Written by Jules Furthman
Directed by Edmund Goulding
When I sat down to watch the original Nightmare Alley, I wasn’t prepared to be hit with such a spectacular film. I expected it would be a decent, pulpy sort of tale but the performances, cinematography, and music were far beyond the bar I’d set in my head. I turned to Ariana during our viewing to make sure I didn’t imagine how amazing this movie is, and she confirmed that she, too, was blown away. For just two years post-WWII, this movie looks ahead of its time. The plot is incredibly complex and can’t simply be boiled down to a single sentence. There are so many supporting characters who are given the type of nuance and complexity we often associate with modern cinema. But here it is, punching far above the weight of most movies and delivering one of the darkest endings I’ve seen from a film of this era.
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The Maltese Falcon (1941)
Written & Directed by John Huston
John Huston was born into entertainment. His father, Walter, got his start in vaudeville and then transitioned into movies. When John was born, his parent ended their earlier careers (his mother was a sports editor) to be more domestic. Walter became a civil engineer for a few years but eventually returned to acting. The couple divorced when John was six, and he spent much of his childhood at boarding schools, ferried between his two parents. Watching Walter act on stage profoundly affected John’s burgeoning love of storytelling and set him on his path to becoming a filmmaker.
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Blood Simple (1985)
Written by Joel & Ethan Coen
Directed by Joel Coen
Nothing in Blood Simple feels unnecessary. Each frame, each character action, every twist in the plot feels like it clicks right into place to tell a classic neo-noir tale. The Coens direct with confidence that they know every character and the perfect flow of the story. The title comes from Dashiell Hammet’s novel Red Harvest to describe the mindset immersed in violence and how it becomes addled with fear & terror. That perfectly describes this quartet of souls as they make bad choices, communicate poorly, and allow paranoia to take over their psyche. The result is a movie dripping with noir, reminiscent of old classics but paving its own country-fried way.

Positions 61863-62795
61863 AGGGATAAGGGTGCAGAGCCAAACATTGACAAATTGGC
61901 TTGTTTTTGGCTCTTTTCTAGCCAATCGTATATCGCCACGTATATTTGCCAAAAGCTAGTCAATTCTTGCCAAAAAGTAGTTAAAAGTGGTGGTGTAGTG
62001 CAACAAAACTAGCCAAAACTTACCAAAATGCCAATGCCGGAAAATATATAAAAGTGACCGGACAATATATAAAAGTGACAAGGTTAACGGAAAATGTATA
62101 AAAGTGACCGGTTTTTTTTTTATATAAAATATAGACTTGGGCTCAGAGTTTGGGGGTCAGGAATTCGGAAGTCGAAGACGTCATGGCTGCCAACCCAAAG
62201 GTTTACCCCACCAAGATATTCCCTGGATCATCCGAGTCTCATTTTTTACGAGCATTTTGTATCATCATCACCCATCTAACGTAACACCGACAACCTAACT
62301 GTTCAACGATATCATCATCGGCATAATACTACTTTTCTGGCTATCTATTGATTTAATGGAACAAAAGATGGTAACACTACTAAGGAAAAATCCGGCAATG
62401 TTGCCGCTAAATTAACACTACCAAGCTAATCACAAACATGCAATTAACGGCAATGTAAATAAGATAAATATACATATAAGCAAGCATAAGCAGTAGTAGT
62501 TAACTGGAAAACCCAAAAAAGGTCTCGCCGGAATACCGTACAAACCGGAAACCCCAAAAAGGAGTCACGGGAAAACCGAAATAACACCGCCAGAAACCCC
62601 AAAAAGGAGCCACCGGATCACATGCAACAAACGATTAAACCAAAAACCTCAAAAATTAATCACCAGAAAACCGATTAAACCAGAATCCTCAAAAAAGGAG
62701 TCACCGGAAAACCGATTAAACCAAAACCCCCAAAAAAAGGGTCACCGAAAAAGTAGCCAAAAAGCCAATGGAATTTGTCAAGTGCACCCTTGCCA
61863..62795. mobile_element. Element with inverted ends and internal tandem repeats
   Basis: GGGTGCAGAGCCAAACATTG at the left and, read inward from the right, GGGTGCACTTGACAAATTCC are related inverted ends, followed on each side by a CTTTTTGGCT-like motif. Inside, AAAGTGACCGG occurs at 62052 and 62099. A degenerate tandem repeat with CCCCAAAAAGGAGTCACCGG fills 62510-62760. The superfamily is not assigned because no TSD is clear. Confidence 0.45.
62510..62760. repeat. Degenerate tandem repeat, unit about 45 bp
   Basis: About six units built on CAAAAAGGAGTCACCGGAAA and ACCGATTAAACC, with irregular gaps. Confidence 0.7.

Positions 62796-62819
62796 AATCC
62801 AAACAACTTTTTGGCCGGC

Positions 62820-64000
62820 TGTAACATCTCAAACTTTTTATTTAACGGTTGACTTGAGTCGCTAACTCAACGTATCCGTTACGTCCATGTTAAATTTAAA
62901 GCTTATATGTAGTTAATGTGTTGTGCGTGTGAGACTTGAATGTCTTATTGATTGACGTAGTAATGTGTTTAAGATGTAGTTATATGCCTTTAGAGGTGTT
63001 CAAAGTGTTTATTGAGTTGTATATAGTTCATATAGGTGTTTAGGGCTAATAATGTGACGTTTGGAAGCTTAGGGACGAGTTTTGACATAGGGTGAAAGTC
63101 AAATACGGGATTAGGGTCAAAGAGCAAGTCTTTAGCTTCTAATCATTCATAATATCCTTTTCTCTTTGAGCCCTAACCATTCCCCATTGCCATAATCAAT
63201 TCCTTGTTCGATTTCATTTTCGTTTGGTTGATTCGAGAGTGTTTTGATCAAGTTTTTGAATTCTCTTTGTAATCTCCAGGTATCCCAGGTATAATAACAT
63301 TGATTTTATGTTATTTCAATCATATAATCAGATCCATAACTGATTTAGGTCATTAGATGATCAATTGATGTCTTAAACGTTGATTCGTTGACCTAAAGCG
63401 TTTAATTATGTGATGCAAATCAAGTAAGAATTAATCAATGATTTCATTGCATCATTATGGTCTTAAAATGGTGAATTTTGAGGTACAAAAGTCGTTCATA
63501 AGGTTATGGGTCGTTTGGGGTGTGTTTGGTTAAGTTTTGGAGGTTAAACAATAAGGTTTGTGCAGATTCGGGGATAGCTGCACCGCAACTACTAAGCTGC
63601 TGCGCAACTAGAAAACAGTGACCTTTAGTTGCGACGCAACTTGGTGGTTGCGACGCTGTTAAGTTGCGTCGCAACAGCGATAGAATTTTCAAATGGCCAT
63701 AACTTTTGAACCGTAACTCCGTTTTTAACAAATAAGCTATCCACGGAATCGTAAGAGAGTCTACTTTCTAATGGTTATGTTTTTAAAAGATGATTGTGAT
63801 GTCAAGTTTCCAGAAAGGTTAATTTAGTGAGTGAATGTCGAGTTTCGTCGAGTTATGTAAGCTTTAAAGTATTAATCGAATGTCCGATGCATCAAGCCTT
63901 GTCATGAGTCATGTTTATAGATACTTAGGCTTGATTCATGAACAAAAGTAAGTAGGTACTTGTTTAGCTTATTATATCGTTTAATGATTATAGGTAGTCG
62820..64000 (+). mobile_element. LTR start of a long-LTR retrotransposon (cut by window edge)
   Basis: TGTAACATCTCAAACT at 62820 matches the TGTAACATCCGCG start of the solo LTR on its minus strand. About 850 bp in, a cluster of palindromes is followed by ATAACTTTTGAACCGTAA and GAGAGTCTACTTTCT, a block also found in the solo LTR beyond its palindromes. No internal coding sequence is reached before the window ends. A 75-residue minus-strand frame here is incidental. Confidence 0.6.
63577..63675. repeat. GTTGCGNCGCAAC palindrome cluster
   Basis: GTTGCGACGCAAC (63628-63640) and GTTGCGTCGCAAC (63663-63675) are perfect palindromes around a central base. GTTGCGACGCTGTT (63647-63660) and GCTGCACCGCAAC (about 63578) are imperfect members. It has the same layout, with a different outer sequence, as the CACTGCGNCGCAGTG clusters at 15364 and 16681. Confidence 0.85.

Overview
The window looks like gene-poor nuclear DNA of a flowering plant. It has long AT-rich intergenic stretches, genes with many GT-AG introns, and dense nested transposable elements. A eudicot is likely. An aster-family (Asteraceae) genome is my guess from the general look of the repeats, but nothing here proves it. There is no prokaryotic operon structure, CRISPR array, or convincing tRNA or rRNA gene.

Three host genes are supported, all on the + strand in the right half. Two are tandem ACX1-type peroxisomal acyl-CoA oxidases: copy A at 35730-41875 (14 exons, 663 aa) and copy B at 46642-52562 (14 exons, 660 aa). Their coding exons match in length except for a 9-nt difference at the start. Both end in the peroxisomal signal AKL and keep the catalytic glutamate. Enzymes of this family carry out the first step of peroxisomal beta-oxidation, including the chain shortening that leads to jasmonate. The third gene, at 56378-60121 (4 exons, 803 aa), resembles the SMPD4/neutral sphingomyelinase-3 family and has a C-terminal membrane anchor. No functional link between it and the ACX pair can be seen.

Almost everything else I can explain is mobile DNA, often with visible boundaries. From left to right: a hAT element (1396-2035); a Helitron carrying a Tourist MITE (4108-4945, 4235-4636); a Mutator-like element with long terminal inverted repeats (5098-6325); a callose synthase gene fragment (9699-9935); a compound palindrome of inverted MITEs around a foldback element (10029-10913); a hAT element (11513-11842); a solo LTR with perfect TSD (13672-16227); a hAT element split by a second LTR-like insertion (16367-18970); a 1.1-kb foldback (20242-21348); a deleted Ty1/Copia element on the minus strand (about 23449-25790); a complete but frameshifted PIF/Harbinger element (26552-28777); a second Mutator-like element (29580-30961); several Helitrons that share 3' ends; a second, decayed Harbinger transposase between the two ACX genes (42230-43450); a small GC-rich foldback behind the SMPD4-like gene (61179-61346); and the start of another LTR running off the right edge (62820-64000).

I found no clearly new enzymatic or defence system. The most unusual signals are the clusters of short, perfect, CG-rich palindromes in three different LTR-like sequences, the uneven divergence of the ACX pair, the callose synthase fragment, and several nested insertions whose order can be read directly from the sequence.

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Ace in the Hole (1951)
Written by Billy Wilder, Lesser Samuels, and Walter Newman
Directed by Billy Wilder
Billy Wilder was wildly prescient when it came to the worst of mankind. Long before 24-hour news cycles became a thing, Wilder was already foreseeing a time where a small incident could be exploited by the media into something more substantial. The forces of entertainment would find ways to prolong human suffering because it makes such a compelling narrative to the public. Wilder makes no bones about how he believes humans often succumb to their worst impulses and delivers a noir film that doesn’t need Los Angeles to give it atmosphere.
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Double Indemnity (1944)
Written by Billy Wilder and Raymond Chandler
Directed by Billy Wilder
Damn, that was a good movie. You will, of course, feel like you’ve seen and heard this before, which speaks more to the profound influence this entry into the film noir genre has had on the culture. It’s said to be the movie that set the standard for all film noir to come after. A few months ago, I watched the pilot episode of Columbo and was reminded of how similar the murder plans are. You may recall The Coen Brothers’ Blood Simple or The Man Who Wasn’t There, both obvious nods to this masterwork. I can’t express how satisfying it is to finally see a film held up as a significant part of the canon and see that it truly lives up to the hype.